March 16, 2020
I know that you are likely nearing complete overload on communications regarding the COVID-19 (coronavirus) situation at the University of Oregon. However, I wanted to take a moment to express my thanks and admiration at the rapid and extremely impressive work of the faculty in response to changes in plans for finals and teaching next term. Whether it be emails among math faculty about how to move forward without access to their chalkboards or conversations with leadership in the College of Design about how to ensure that studio reviews in architecture capture the essence of that experience, we are all working together to support one another and to focus on the student experience. I am also grateful for the hard work of the Academic Council and University Senate in ensuring that our discussions have included broad representation from across campus. I am deeply heartened by this work, and it reminds us that every interaction in which we participate is an opportunity for us to show individual leadership. I am grateful to have you each as colleagues as we push forward together through this time of uncertainty.
Here, I want to discuss some of the actions we can take to ensure the future strength of the university, as well as to address a few concerns regarding how the coming term may impact reviews and other employment-related issues.
The key features of truly resilient organizations are open communication and a sense of deep connection across the community. The entire academic experience, and particularly the student experience at UO, is defined by the special relationship between each faculty member and their students, which for us is usually experienced directly in the classroom, laboratory, or studio. It is natural that everyone will feel some sense of loss caused by a change in the physical environment.
It is critical that we do not allow this social distancing to become isolation. This is, of course, important for all faculty and staff. But it counts doubly so for our students, who are at critical points in their lives and personal development. Maintaining a strong connection to the university that they have come to know and love will be critical to both their and the university’s well-being and future success. As the mentors and teachers on this side of the relationship, it is incumbent on us to find new ways to maintain connection. Even as we are called to keep to ourselves, we must move through this together.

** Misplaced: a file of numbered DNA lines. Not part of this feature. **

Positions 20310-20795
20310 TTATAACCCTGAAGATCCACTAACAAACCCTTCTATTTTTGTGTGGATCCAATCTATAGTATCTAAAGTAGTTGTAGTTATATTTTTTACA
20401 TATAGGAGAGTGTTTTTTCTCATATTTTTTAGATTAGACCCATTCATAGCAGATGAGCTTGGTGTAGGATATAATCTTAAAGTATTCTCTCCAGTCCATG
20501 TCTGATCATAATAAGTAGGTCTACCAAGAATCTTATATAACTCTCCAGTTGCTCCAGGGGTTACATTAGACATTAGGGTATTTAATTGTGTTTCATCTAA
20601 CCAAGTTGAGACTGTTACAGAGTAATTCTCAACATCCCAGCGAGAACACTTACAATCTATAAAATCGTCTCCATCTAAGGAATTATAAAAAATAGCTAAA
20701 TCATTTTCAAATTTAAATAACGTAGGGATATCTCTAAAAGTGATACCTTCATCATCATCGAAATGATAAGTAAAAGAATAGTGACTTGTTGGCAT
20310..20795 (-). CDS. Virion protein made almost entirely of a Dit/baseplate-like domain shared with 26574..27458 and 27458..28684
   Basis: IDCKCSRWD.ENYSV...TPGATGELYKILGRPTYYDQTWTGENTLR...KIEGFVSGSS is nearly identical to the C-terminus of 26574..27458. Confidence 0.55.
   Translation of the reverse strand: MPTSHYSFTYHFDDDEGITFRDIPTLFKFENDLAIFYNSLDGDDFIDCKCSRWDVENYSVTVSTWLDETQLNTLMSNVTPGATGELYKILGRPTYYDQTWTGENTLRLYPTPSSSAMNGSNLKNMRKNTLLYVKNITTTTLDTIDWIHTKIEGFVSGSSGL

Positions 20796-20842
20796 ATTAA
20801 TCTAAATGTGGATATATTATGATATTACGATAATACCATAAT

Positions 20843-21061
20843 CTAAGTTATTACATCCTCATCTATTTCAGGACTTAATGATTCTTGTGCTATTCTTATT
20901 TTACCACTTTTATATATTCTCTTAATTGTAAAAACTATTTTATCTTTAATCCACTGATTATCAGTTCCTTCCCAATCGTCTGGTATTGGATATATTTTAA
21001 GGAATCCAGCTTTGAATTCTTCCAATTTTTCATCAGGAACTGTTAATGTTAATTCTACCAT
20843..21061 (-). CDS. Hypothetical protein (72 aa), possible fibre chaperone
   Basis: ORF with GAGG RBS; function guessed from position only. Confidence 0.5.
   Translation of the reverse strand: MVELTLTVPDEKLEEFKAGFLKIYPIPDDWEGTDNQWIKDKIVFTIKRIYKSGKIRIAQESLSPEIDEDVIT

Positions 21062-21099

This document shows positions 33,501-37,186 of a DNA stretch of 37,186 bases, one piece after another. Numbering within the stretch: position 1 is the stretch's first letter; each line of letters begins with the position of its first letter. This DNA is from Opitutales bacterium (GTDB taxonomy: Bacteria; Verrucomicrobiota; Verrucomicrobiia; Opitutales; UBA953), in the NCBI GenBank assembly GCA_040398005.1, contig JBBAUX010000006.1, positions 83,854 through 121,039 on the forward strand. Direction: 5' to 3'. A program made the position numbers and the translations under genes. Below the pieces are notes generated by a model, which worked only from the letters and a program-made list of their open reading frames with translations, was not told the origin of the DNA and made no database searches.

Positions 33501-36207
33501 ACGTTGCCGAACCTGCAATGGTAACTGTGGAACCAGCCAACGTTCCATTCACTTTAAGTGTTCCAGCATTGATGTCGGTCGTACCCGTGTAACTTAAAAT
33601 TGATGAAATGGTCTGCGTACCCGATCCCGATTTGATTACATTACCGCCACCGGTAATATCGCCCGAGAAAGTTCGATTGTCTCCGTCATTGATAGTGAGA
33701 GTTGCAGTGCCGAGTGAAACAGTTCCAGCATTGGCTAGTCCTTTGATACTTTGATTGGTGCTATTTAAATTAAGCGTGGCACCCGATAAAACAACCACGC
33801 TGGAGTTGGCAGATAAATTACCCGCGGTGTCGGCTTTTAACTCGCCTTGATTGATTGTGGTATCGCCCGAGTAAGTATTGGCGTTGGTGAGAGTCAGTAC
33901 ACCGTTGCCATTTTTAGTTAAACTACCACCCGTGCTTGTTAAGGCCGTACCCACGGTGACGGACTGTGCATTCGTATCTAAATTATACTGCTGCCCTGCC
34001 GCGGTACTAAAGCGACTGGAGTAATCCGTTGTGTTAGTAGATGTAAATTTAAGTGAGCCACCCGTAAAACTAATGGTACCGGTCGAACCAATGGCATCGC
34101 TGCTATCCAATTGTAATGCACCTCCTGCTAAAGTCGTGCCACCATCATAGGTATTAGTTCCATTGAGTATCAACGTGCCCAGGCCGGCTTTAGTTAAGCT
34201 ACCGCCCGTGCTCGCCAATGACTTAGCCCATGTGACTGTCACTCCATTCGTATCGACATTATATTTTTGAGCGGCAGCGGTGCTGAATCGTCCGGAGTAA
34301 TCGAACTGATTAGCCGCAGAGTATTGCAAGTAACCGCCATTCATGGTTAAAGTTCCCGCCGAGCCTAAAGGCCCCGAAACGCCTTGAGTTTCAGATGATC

With this in mind:
- I expect every faculty member to contact the students registered for their courses for the upcoming term as soon as possible. This is actually quite easy via Canvas or by obtaining student email addresses from course rolls on DuckWeb. I suggest that you thank students for sticking with us during this rapidly changing situation and express your commitment to ensuring their success and the quality of their academic experience. (If you need them, there are suggested talking points for reaching out to your students on the Teaching Engagement Program webpage.)
- It will be important for students to begin to understand how you will engage with them remotely during the term. Per our usual guidelines, you still need to offer regular “office” hours, remotely, of course. I would also encourage you to think about providing additional avenues of engagement and contact during the term, as many faculty already do as part of the normal course of their work. Scheduling time to make yourself available for questions in advance of the term would be even better.
- For most lecture and conference-style courses, simply shifting to the Zoom platform for content delivery will provide a fairly easy path to replicating the classroom experience (our enterprise license has been purchased and should be fully active within the next two days). Making things even more interactive will, of course, take a bit more thought. Other courses will naturally require planning and/or restructuring to work well in this new format. We are here to support you as you work on your courses. Please see the Academic Continuity website for guidance. As important: If you have a great plan or an idea for effective remote instruction, don’t hesitate to share it with others by posting it to the TEP blog or sending an email to email@example.com. Your efforts are the essence of creativity upon which we all rely.